Biogeochemistry of the lichen-rock interface on different silica-rich rock types in the Vredefort Dome, South Africa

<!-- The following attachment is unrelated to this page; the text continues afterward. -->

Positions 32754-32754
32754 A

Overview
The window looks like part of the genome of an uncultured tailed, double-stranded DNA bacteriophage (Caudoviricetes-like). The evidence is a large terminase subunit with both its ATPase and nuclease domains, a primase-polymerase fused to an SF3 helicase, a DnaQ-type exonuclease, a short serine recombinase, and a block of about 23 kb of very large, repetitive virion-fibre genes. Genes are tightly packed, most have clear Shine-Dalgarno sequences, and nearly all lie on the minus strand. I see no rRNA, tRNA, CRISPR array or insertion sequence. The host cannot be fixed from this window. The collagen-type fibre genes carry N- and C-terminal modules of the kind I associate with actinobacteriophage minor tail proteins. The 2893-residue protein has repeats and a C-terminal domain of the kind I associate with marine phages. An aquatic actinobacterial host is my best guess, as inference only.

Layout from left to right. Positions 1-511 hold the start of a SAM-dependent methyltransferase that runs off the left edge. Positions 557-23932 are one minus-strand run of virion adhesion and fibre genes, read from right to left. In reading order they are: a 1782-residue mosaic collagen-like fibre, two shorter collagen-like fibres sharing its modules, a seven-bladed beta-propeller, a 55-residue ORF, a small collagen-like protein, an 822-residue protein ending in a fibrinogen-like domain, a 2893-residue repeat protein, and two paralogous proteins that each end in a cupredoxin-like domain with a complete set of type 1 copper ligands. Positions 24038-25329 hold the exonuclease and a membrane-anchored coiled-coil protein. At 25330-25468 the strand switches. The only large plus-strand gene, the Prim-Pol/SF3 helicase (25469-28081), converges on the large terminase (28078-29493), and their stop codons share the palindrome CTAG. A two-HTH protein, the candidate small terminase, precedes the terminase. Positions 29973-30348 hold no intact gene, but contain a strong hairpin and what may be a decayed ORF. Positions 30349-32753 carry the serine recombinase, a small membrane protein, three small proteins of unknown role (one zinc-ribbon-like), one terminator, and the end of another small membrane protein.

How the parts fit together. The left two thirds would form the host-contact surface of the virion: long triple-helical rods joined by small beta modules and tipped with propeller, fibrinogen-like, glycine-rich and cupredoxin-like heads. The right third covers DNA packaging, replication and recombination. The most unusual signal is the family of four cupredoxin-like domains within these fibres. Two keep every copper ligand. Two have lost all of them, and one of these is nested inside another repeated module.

Land colonization by plants and their fungal and bacterial symbionts was fundamental to the evolution of terrestrial ecosystems, but how their communities influenced mineral weathering and soil development in the southern hemisphere and African environments remains largely unknown. This study considers lichen colonization on the weathering crust on silica-rich rock varieties (K-feldspar rich granite, alkali granite, sub-labile arenite, ferruginous wacke and metaconglomerate) from the ~2023 ± 4 Ma Vredefort impact crater, central South Africa, with an integrated approach using optical microscopy, X-ray micro-computed tomography (μCT) and scanning electron microscopy (SEM). The interaction of four recurrent saxicolous lichen genera (Acarospora sp.pl., Caloplaca s. lat. sp.pl., Buellia sp.pl. and Xanthoparmelia sp.pl.) which targeted silica-rich rock varieties were explored, thus contributing to a deeper understanding of the multifaceted lichen-induced bioweathering processes that are active within impacted regions. In particular, the potential efficacy of lichen colonization on silica-rich rock degradation were investigated. The study characterized and compared the specific biomechanical and biochemical actions of each genus and documented their expected epilithic and endolithic behavior. It was investigated whether different lichen genera could explain variations in mechanisms, patterns and degree of weathering at each site. Granitic rocks with initially low porosity became more porous as a result of impact bulking, whilst metasedimentary rocks showed a well-defined decrease in particle size and permeability, presumably related to pore collapse or impact-induced annealing. However, the heterogeneous distribution of collapsed pores, melt phases, and subsequent recrystallization, resulted in heterogeneous lichen colonization patterns. Cavities and vesicles formed during melting yielded new habitats for both cryptoendoliths and chasmoendoliths, manifested in the natural cryptoendolithic and chasmoendolithic colonization of meteor impact-shocked silica-rich rocks. The pore-fracture network serves for element transfer in the subsurface part of solid rocks and releases important nutrients that otherwise would remain bound. Moreover, the substrate zone where the saxicolous lichens are attached is most affected by weathering reactions and shows the highest co-occurrence of lithobiontic microorganisms. Because of their crustose and foliose morphology, the saxicolous lichens examined here are mainly involved in combined biophysical and biochemical action, mainly on nutrient-rich, weatherable minerals. Generally, fungal hyphae were localised to the feldspar (mostly plagioclase), mica (mostly biotite and muscovite) and amphibole (mostly Fe-hornblende) component of silica-rich rock varieties compared to quartz and iron oxides. Nevertheless, quartz and iron oxide were also weathered quite significantly. The importance of variable microtextural features, such as twinning and cleavage planes, physical micro-flaws, etch pitting and dissolution lines, seems to be prominent, inducing macro-scale effects which lead to the progressive disintegration of the substrate, with detachment and progressive incorporation of their fragments into the lichen thallus. Major products of rock transformation in situ are the neoformed phyllosilicate clays (and possible amorphous silica), iron release and oxide staining along cracks, oxalate, mycogenic minerals, organic matter accumulation and abundant biofilms that are formed within the porous space in the subsurface part of solid rocks. Such secondary weathering products are mainly attributed to degradative activities, metabolite excretion and/or sorption phenomena. It is thus likely that the physical and chemical properties of the substrate, along with lichen and microorganism activity, determine weathering rates in different microenvironments and microhabitats.